Ecological Rights and Environmental Justice

Humans, as part of nature, share the rights of nature. We live together in interconnected and interdependent ways. This workshop will reflect on how rights of nature relate to human rights and environmental justice. The demands that human societies place on nature may imply an unequal distribution of rights in some cases. Moreover, rights that are beneficial to certain societies may or may not be beneficial for other societies or lives. By extension, rights for nature must entail different kinds of rights for different communities. How might rights of nature support non-exploitative, mutually nurturing relationships between people? This workshop includes a conversation between Stefania Barca, Martin Hultman, Cormac Cullinan and Marie Persson moderated by Marco Armiero, director of Environmental Humanities Laboratory at KTH.

Law & Ecological Awakening

This workshop explores ecocide law as an expression and agent of ecological awakening. Law influences our values and steers our behaviour; ecocide law will steer our behaviour towards ecological citizenship. Making ecocide an international crime could help humans reconnect to nature by the values they prioritize: people and planet above profit. Lawyer Femke Wijdekop explores connections between the promotion of Ecocide law and alignment of intellect, body and heart to act from a place of connection to Earth. Niklas Högberg, Lodyn, will guide the participants through a process of reconnecting to ourselves, each other and the planet.

WORKSHOPS SATURDAY

The International Tribunal for the Rights of Nature

Cormac Cullinan discusses how the Global Alliance for the Rights of Nature is using the International Tribunal for the Rights of Nature to pioneer and experiment with alternative international and regional governance structures, and to provide a space for sharing experience about the damage done to nature. Next Tribunal is planned in Bonn, november 2017 in adjunction with COP 23.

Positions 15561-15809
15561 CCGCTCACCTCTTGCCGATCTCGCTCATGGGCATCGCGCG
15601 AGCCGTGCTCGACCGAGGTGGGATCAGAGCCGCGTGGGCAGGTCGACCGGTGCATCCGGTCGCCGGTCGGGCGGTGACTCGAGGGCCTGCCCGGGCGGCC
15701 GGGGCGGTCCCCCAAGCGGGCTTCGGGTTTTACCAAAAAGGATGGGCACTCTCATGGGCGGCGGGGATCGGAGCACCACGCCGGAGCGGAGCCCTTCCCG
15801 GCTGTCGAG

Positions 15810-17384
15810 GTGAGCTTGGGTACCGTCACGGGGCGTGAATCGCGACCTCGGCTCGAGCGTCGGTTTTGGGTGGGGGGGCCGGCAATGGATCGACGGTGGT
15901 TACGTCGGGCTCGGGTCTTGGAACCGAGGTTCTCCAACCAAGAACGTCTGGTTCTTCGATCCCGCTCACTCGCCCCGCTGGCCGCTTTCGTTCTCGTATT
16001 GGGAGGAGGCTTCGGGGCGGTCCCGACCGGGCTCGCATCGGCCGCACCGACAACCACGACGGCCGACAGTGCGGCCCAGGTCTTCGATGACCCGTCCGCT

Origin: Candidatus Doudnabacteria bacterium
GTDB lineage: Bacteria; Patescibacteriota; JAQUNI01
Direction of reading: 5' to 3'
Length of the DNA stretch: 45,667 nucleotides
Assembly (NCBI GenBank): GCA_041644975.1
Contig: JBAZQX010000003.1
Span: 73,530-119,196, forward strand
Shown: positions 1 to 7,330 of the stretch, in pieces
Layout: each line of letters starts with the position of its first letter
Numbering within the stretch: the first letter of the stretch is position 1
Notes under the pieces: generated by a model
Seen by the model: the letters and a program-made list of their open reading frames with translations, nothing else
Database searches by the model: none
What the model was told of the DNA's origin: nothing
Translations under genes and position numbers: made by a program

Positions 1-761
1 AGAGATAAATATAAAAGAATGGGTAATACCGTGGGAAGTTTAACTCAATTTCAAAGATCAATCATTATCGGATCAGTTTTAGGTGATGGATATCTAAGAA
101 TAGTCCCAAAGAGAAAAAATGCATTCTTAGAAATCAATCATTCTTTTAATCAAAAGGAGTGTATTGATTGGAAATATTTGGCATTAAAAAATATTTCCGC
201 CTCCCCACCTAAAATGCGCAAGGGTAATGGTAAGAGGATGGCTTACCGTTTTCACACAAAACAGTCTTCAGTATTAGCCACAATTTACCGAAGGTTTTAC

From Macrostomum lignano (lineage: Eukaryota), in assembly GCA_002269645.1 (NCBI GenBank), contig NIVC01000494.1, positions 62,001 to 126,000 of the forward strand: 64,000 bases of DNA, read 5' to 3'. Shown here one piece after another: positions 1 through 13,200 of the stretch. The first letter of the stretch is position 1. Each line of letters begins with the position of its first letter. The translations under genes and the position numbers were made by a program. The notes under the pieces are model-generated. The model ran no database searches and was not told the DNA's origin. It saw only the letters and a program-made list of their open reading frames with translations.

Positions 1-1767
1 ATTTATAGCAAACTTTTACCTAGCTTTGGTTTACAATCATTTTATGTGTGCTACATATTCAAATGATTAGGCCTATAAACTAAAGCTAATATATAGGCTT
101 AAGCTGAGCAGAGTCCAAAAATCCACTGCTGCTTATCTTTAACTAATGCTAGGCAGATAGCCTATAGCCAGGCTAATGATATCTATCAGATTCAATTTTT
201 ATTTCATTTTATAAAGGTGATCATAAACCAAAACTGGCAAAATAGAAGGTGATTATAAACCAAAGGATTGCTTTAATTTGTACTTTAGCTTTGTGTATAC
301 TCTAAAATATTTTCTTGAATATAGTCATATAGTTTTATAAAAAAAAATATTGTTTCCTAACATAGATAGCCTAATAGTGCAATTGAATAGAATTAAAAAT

Co-Creating a New Earth Rights Movement from the Inside Out – A truth and reconciliation process in every heart

To be an earth rights activist means to be a carrier of a new paradigm, a new story in which rights of nature is transformed from one of many ideas into shaping the context for our common future. This is a journey of deep re-learning that requires courage – the courage to face yourself, others, the world and nature in new ways. The courage to be, feel, think and act from the inside out. This journey can be viewed as a truth and reconciliation process in every heart, aimed at restoring balance in all our relationships. We will take part in an extraordinary testimony by the Giron Sámi Teáhter: Their own truth and reconciliation commission based on stories by the Sámi people who seek to recover after ages of colonization and oppression. In the workshop, indigenous rights are interweaved with Earth rights as well as the rights of all people to live in peace and balance with nature. We will explore what it means to empower ourselves and each other in our own healing journeys, as parts of a global eco-social movement connected by a common vision: The ancient and revolutionary idea of Earth rights. A focus of the workshop is the co-creation of a short Earth Rights Declaration by the participants. With Åsa Simma, CEO of Giron Sámi Teáhter, Marie Persson, Sámi activist and Niklas Högberg, Lodyn.

Earth rights and the role of native spiritual traditions

Indigenous and traditional cosmovisions have been a very important inspiration for the Rights of Nature movement from the start. The sacredness and interconnectedness of all life is the foundation whereupon indigenous cultures are built. Dominant paradigms of colonization and modernization through history and in present times have caused transformations and even loss of many spiritual traditions. In this sense decolonization of indigenous knowledge and spirituality become an important challenge. This workshop is a dialogue between Patricia Gualinga from the Sarayaku, an indigenous community in the Ecuadorian Amazon, and Henrik Hallgren, practitioner of Forn Sidr – the Scandinavian heathen tradition. The dialogue is expressed partly as a shared ceremony and partly as a verbal dialogue where all participants will be invited to share reflections.

The Nature of learning – Humanity and the More-than-Human world in Education

How do we embed questions of humanity and nature in our learning? How do we address the overarching crucial concepts and values that shape how we see our roles as humans? In this workshop we will discuss the importance of making questions on the relationship between humanity and nature a priority in education about/for sustainability. Facilitated by Isak Stoddard and Malin Östman, together we will explore possibilities and challenges for educators and students, drawing on experiences and pedagogical practice from the transdisciplinary, collaborative and student-centred courses at the Centre for Environment and Development Studies (CEMUS) at Uppsala University and Swedish University of Agricultural Sciences.